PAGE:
The origin and evolution of the continental lithosphere is closely linked to changes in mantle dynamics through time, from its formation through melt depletion to multistage reworking and reorganisation related to interaction with melts formed both beneath and within it. Understanding this history is critical to constraining terrestrial dynamics, element cycles and metallogeny. We welcome contributions dealing with: (1) Reconstructions of the structure and composition of the lithospheric mantle, and the influence of plumes and subduction zones on root construction; (2) Interactions of plume- and subduction-derived melts and fluids with the continental lithosphere, and the nature and development of metasomatic agents; (3) Source rocks, formation conditions (P-T-fO2) and evolution of mantle melts originating below or in the mantle lithosphere; (4) Deep source regions, melting processes and phase transformation in mantle plumes and their fluids; (5) Modes of melt migration and ascent, as constrained from numerical modelling and microstructures of natural mantle samples; (6) Role of mantle melts and fluids in the generation of hybrid and acid magmas.These topics can be illuminated using the geochemistry and fabric of mantle xenoliths and orogenic peridotites, mantle-derived melts and experimental simulations.

Co-organized by GMPV10
Convener: Igor Ashchepkov | Co-conveners: Sonja Aulbach, NV Chalapathi Rao, Evgenii Sharkov, Natalia LebedevaECSECS
PICO
| Mon, 15 Apr, 16:15–18:00 (CEST)
 
PICO spot 1
Mon, 16:15
GD1.2 EDI

The introduction of the plate tectonics theory in the 1960s has been able to satisfactory explain ~90% of the Earth’s volcanism, attributing it to either convergent or divergent plate boundaries. However, the origin of a significant amount of volcanism occurring on the interior of both continental and oceanic tectonic plates – widely known as intraplate volcanism – is considered to be unrelated to common plate boundary processes. A variety of models have been developed to explain the origins of this enigmatic type of magmatism. With time, technological breakthroughs have enabled improvement of instrumentation, resolution, and numerical modelling, as well as the development of new techniques that allow us to better understand mantle dynamics in the Earth’s interior. This technological improvement has helped re-evaluate and refine existing models and develop new models on the origins of intraplate magmatism. These models in turn, provide better insights on processes at depth, and also shed light on the complex interactions between the mantle and the surface. Understanding what triggers magmatism away from plate boundaries is critical to understand and reconstruct the evolution of Earth’s mantle through time, especially in eras where the tectonic plates weren’t yet developed or when the surface of the Earth was dominated by supercontinents. Investigating the relationship between the kinematics and mechanics of the tectonic plates on the one hand and the mantle dynamics on the other can give insights on the impact of the magmatism on the plates themselves. Moreover, deciphering the origins of intraplate magmatism on Earth can give us invaluable knowledge towards understanding magmatism on other planetary bodies in the solar system and beyond.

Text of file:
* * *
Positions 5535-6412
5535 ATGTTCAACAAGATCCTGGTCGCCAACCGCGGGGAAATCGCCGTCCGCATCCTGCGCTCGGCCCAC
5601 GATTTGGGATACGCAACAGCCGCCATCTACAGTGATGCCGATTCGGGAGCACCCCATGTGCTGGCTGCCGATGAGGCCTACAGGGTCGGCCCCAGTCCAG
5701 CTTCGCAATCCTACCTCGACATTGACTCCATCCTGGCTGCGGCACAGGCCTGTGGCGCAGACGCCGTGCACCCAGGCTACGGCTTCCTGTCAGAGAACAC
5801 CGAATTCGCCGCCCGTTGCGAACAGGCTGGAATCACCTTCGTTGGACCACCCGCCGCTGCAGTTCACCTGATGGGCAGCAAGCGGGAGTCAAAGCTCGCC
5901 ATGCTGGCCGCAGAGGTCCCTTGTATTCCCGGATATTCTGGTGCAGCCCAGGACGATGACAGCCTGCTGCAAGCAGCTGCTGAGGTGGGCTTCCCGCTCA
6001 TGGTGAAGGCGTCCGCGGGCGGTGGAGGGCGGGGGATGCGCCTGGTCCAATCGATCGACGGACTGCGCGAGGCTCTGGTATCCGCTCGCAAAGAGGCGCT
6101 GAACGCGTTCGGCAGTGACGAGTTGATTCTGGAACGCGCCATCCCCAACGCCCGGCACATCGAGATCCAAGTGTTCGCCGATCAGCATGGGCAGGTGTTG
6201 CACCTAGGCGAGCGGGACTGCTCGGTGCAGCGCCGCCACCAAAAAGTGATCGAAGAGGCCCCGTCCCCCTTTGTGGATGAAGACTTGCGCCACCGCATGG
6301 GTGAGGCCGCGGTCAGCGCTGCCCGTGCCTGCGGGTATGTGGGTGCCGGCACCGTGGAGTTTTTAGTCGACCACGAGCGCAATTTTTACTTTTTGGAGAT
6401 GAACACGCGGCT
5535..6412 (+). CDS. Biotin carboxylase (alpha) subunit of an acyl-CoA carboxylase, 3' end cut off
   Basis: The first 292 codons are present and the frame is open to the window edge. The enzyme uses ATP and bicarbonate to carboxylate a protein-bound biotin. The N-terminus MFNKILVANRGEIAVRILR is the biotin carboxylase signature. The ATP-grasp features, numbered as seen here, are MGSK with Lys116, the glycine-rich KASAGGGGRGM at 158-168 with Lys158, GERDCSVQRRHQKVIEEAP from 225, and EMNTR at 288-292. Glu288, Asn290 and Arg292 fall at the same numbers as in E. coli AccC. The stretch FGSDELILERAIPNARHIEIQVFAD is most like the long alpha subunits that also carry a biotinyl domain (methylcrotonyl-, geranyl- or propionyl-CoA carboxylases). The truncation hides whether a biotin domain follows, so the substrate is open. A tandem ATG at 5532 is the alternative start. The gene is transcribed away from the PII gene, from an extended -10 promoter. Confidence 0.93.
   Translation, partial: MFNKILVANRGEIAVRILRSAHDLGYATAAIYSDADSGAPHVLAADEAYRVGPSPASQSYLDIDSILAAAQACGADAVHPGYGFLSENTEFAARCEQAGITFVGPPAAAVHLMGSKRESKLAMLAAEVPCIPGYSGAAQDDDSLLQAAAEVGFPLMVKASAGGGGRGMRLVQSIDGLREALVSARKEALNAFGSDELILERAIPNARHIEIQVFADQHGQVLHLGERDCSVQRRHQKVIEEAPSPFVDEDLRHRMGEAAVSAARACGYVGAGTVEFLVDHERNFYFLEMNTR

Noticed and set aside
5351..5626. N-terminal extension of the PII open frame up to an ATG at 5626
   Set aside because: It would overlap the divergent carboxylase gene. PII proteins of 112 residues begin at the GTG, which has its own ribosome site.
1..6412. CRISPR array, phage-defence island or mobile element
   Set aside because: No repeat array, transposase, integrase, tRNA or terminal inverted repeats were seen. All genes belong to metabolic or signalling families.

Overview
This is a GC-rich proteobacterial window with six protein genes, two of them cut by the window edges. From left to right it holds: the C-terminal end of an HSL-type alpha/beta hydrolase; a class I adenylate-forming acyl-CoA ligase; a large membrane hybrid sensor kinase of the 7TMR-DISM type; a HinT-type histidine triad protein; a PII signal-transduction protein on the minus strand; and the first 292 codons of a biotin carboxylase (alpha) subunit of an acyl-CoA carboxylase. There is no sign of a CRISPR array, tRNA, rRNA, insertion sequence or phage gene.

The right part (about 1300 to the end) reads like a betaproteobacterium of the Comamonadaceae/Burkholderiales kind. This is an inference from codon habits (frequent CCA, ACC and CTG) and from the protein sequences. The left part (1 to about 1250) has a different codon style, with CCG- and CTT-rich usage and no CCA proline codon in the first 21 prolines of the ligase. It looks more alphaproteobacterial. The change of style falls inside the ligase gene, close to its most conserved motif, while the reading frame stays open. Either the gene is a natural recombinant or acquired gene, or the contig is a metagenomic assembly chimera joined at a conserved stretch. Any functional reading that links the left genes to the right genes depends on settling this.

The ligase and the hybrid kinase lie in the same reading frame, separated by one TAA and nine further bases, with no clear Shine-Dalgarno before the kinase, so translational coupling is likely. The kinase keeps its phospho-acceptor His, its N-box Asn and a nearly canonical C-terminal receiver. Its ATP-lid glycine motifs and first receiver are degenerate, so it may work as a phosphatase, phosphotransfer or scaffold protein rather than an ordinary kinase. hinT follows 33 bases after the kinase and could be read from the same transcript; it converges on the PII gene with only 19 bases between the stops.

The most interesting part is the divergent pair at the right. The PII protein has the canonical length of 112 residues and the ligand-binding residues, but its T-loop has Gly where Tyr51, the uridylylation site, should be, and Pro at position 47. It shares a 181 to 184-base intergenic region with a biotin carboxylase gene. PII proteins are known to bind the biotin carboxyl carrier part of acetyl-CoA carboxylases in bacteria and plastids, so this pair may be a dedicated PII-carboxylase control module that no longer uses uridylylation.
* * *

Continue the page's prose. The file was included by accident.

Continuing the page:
We welcome contributions dealing with the origins and evolution of intraplate magmatism, both in continental and oceanic settings, using a variety of approaches and techniques to tackle outstanding questions, such as but not limited to: petrological, geochemical, geochgronological and isotopic data, geophysical and geodynamical analysis, and seismological data. The aim of the session is to bring together scientists looking to understand intraplate magmatism using different approaches and to enhance discussion and collaboration between the various disciplines.

Co-organized by GMPV10
Convener: Martha PapadopoulouECSECS | Co-conveners: Jordan J. J. PhetheanECSECS, Magdalena Matusiak-Małek, Matthew J. Comeau, Lara Kalnins, Ingo Grevemeyer
Orals
| Thu, 18 Apr, 08:30–10:15 (CEST)
 
Room -2.91
Posters on site
| Attendance Fri, 19 Apr, 10:45–12:30 (CEST) | Display Fri, 19 Apr, 08:30–12:30
 
Hall X2
Orals |
Thu, 08:30
Fri, 10:45
GD3.1 EDI

The first half of Earth’s history (Hadean to Paleoproterozoic) laid the foundations for the planet we know today. But how and why it differed and how and why it evolved remain enduring questions.
In this session, we encourage the presentation of new approaches that improve our understanding on the formation, structure, and evolution of the early Earth ranging from the mantle and lithosphere to the atmosphere, oceans and biosphere, and interactions between these reservoirs.
This session aims to bring together scientists from a large range of disciplines to provide an interdisciplinary and comprehensive overview of the field. This includes, but is not limited to, fields such as early mantle dynamics, the formation, evolution and destruction of the early crust and lithosphere, early surface environments and the evolution of the early biosphere, mineral deposits, and how possible tectonic regimes impacted across the early Earth system.

Co-organized by BG7/CL1.1/GMPV10/TS8
Convener: Ria Fischer | Co-conveners: Peter Cawood, Jeroen van Hunen, Bing XiaECSECS, Desiree Roerdink
Orals
| Wed, 17 Apr, 08:30–12:30 (CEST), 14:00–15:45 (CEST)
 
Room -2.21
Posters on site
| Attendance Thu, 18 Apr, 16:15–18:00 (CEST) | Display Thu, 18 Apr, 14:00–18:00
 
Hall X2
Orals |
Wed, 08:30
Thu, 16:15
TS4.3